With this in mind, EducationWorld offers the following five strategies that target some of the more difficult aspects of studying. Developed by Eileen Tracy , an Oxford-educated expert in study skills, they offer students a new twist on traditional techniques. During the first days of school, try devoting some class time to honing these important skills.
Time Management – This is often one of the more difficult issues for students to tackle. Between time spent in class, after-school activities and family time, there is very little left for anything else. Tracy suggests sitting down and creating a schedule that works for the individual.
“While there is (thankfully) no such thing as a perfect time-manager, there are various ways, some of them very structured, others much looser, to organize different types of workloads. You can adapt them to suit your preferences so that you have a timetable that works for you. The point of time management is to give you time off, too. Properly done, timetabling offers a balanced way of working, releasing you from the anxieties that go with disorganization. Many students find that this improves their motivation.”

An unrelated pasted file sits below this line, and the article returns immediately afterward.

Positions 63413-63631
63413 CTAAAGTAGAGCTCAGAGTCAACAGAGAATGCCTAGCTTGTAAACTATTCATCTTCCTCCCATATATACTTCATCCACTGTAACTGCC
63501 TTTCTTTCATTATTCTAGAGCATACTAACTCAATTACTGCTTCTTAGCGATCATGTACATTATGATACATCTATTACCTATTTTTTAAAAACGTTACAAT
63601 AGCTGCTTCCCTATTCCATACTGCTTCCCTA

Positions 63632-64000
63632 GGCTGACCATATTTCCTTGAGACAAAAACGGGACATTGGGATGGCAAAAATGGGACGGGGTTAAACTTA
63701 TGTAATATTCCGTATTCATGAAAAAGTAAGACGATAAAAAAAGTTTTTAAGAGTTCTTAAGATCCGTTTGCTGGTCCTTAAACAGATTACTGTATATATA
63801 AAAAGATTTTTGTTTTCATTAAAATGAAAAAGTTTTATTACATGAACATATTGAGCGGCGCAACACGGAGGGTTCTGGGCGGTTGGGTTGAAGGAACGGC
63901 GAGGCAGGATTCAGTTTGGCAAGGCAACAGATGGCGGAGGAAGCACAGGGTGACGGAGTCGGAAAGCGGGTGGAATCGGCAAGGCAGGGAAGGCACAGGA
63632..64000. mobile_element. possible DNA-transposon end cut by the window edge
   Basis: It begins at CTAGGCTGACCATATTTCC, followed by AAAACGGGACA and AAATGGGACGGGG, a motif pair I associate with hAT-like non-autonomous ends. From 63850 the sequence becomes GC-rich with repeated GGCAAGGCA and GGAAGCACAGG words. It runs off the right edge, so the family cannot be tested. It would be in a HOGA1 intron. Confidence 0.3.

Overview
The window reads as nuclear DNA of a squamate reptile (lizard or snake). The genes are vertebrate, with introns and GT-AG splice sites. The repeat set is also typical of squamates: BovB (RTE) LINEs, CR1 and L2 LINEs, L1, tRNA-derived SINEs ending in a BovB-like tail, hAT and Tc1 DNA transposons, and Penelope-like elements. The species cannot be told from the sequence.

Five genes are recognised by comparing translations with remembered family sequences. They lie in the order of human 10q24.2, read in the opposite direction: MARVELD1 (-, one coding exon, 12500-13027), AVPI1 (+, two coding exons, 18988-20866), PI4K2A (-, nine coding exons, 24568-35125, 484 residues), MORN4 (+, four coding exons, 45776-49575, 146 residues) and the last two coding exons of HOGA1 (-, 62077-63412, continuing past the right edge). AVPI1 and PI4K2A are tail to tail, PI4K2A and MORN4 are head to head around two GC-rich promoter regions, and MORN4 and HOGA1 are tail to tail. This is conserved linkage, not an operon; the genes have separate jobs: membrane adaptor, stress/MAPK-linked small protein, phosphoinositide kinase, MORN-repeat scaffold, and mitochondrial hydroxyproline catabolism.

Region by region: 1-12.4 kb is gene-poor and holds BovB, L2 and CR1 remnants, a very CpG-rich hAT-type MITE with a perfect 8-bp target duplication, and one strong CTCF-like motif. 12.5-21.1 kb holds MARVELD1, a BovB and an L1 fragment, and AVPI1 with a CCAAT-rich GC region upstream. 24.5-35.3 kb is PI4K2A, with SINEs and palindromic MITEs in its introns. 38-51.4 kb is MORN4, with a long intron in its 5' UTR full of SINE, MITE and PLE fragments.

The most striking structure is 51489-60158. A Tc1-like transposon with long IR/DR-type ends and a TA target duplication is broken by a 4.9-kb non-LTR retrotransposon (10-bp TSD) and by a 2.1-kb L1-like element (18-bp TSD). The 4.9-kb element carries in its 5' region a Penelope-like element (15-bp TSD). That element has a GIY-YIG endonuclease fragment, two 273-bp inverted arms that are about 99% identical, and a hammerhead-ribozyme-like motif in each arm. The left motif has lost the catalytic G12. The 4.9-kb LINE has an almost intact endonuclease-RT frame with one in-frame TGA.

You can work with your students to help them develop a timetable that provides ample study time as well as appropriate down time to avoid burnout.
These EducationWorld resources can help.
Essay Planning – A common theme explored at EducationWorld is the trepidation many students feel when required to write something. They often feel as though the ability to produce a clear and concise thought on paper is beyond them, and Tracy believes that this is due to a lack of forethought. She suggests that thoroughly planning out the essay before sitting down to write it can be a big step toward improvement:
“Planning takes time and practice, which is why students often try to skip this crucial stage in their hurry to start writing (particularly in exams). …This is counterproductive: a well-structured essay, rich in analysis, well-argued and relevant, scores many more marks than something that you try to work out as you go along. Examiners’ top complaint is that students don’t answer the question. That’s because most students don’t plan.
By learning to plan, you can develop your ability to read and interpret, to create logical links and to think laterally. You can stop agonizing over how to introduce and conclude your essay. All this will save you hours of redrafting. And in exams, you’ll score points by the power of thought rather than by purely relying on memory. Knowing that you can do this even under exam pressure is a great confidence-booster.”
Even if students have received some instruction on planning before writing, teachers may want to either reaffirm those previous lessons, or add to them. The more students plan, the better their writing will become.
Memory Tricks – Mnemonics is a very old technique, but one that still works. On its face, it may seem a bit silly, but for many students this is far more effective than strict memorization. Tracy recommends making the process fun: